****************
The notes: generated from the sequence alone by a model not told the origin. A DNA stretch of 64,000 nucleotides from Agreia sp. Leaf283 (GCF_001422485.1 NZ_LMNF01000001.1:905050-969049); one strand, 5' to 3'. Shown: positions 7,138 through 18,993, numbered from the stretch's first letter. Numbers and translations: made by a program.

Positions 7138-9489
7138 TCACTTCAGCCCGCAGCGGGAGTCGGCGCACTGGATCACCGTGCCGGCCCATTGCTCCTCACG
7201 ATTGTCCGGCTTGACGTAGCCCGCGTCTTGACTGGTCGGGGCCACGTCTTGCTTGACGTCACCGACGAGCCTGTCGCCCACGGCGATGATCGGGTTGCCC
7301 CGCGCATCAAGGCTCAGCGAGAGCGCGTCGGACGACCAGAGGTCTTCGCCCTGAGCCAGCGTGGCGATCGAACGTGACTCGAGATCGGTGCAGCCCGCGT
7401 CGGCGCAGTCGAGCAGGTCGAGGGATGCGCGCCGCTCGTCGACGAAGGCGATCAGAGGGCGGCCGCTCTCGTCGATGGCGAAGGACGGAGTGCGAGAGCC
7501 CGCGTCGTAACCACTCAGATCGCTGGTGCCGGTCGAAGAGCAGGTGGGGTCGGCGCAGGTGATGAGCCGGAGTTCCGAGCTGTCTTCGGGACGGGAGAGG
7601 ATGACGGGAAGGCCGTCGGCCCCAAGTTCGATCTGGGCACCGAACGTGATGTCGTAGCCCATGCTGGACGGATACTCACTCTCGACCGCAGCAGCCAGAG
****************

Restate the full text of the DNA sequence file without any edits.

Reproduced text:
The notes: generated from the sequence alone by a model not told the origin. A DNA stretch of 64,000 nucleotides from Agreia sp. Leaf283 (GCF_001422485.1 NZ_LMNF01000001.1:905050-969049); one strand, 5' to 3'. Shown: positions 7,138 through 18,993, numbered from the stretch's first letter. Numbers and translations: made by a program.

Positions 7138-9489
7138 TCACTTCAGCCCGCAGCGGGAGTCGGCGCACTGGATCACCGTGCCGGCCCATTGCTCCTCACG
7201 ATTGTCCGGCTTGACGTAGCCCGCGTCTTGACTGGTCGGGGCCACGTCTTGCTTGACGTCACCGACGAGCCTGTCGCCCACGGCGATGATCGGGTTGCCC
7301 CGCGCATCAAGGCTCAGCGAGAGCGCGTCGGACGACCAGAGGTCTTCGCCCTGAGCCAGCGTGGCGATCGAACGTGACTCGAGATCGGTGCAGCCCGCGT
7401 CGGCGCAGTCGAGCAGGTCGAGGGATGCGCGCCGCTCGTCGACGAAGGCGATCAGAGGGCGGCCGCTCTCGTCGATGGCGAAGGACGGAGTGCGAGAGCC
7501 CGCGTCGTAACCACTCAGATCGCTGGTGCCGGTCGAAGAGCAGGTGGGGTCGGCGCAGGTGATGAGCCGGAGTTCCGAGCTGTCTTCGGGACGGGAGAGG
7601 ATGACGGGAAGGCCGTCGGCCCCAAGTTCGATCTGGGCACCGAACGTGATGTCGTAGCCCATGCTGGACGGATACTCACTCTCGACCGCAGCAGCCAGAG